Reflection on Luke 3: 1-6
by John G. Gibbs, PhD
Salvation history is anchored
in world history. It is significant for Luke not only that the
word of God came to John the Baptizer, but also that it came
"in the fifteenth year of the reign of Emperor Tiberius,
when Pontius Pilate was governor of Judea, and Herod was ruler
, during the high priesthood of Annas and Caiaphas."
Here we are confronted by "the
scandal of particularity." As Luke sees it, Jesus has been
made Messiah, the anointed One long promised now present. For
Jesus the gospel at the heart of God's word carries universal
meaning. But amazingly, this gospel of good news for all humanity
was not at first perceived and received everywhere by everyone
at once. It began in a very limited space and time, unobtrusively
present at first under the governance of imperial and priestly
persons in high places.
Who would know at its insignificant
beginning that the seed planted there in that fifteenth year
of a long-forgotten Roman emperor's rule would flower into a
message significant for all time and all places? On the other
hand, the more exact, concrete, specific a work of art is, the
deeper and wider its significance may become. Particularity,
far from being scandalous, can be the major key to universal
meaning. We see that reality in Hemingway's Old Man and the
Sea, in Rembrandt's Return of the Prodigal Son, in Beethoven's
So what was the particular seed
sown there and then? Luke returns to Isaiah (as he had at 2:32)
and the climatic concept of "the salvation of God"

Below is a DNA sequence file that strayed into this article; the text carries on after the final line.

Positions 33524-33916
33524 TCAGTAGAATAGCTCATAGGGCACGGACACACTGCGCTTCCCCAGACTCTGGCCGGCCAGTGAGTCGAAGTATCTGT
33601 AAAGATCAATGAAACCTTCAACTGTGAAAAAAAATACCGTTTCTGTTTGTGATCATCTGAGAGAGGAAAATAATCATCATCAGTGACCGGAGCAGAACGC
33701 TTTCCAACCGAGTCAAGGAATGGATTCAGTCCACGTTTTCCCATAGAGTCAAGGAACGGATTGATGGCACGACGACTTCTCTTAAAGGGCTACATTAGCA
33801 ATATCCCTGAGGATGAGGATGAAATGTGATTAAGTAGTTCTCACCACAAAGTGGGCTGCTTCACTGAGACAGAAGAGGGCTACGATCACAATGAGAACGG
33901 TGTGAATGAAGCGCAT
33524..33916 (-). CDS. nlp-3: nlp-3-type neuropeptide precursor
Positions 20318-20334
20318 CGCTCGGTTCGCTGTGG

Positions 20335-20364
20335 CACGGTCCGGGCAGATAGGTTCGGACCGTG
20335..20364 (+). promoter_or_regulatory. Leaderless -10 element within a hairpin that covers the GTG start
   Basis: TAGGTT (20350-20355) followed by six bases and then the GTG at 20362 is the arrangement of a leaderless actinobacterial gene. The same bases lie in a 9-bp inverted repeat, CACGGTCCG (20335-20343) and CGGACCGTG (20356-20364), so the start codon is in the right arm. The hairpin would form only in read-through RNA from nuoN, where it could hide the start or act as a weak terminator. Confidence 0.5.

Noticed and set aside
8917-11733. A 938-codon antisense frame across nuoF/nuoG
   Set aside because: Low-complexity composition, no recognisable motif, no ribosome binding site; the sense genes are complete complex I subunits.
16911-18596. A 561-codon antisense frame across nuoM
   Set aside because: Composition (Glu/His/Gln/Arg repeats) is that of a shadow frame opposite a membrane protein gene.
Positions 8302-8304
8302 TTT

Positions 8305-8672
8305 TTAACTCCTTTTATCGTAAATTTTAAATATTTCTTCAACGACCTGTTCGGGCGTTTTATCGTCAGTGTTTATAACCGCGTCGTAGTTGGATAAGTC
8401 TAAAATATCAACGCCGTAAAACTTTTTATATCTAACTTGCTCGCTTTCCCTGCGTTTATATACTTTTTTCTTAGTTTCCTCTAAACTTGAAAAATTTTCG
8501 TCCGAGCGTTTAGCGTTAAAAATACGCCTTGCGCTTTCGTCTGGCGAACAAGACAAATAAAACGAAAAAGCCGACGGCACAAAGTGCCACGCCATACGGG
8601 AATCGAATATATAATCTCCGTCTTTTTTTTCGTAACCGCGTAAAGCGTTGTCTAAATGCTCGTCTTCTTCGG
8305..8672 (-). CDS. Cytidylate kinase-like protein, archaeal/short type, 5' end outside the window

which is seen by "all flesh" (all living beings, not
restricted to humanity). Our culture of individualism has grossly
restricted "salvation" to individuals. In biblical
thought generally, and in Luke's thought especially, salvation
is a public rather than private concept, however, one that includes
political Shalom (peace) no less than religious Shalom. Salvation
is a holistic concept that embraces all creation including "all
peoples" (cf. Luke 2:29-32; Psalm 104).
In his great study of "the
significance of the fall of Jerusalem in the synoptic gospels"
Lloyd Gaston repeatedly emphasizes the political content of
the gospel. At one point he states: "A community characterized
as a perfect harmony of free persons with their Lord and with
one another is a political as well as a religious goal. This
political goal of peace among the nations is an important part
of the eschatological hope of Israel, in which the Messiah (Isaiah
9:2-7; Zechariah 9:9f; Micah 5:5) rules over a peaceful paradise
(Isaiah 2:2-4=Mic 4:1-4). The proclamation to Israel during
the first century that such a long-promised goal had become
a reality could not possibly ignore the troubled political situation
of the time. The redemption which the Messiah has come to bring
to Israel will mean peace for all Israel and peace between Israel
and the nations." [Gaston, No Stone On Another (Supplements
to Novum Testamentum), XXIII; Leiden: EJ Brill, 1970), p.
How ironic that the apparently
insignificant seed of "salvation," which appeared
unnoticed by most in the First Century, carried such holistic
embrace of political and religious life "saved."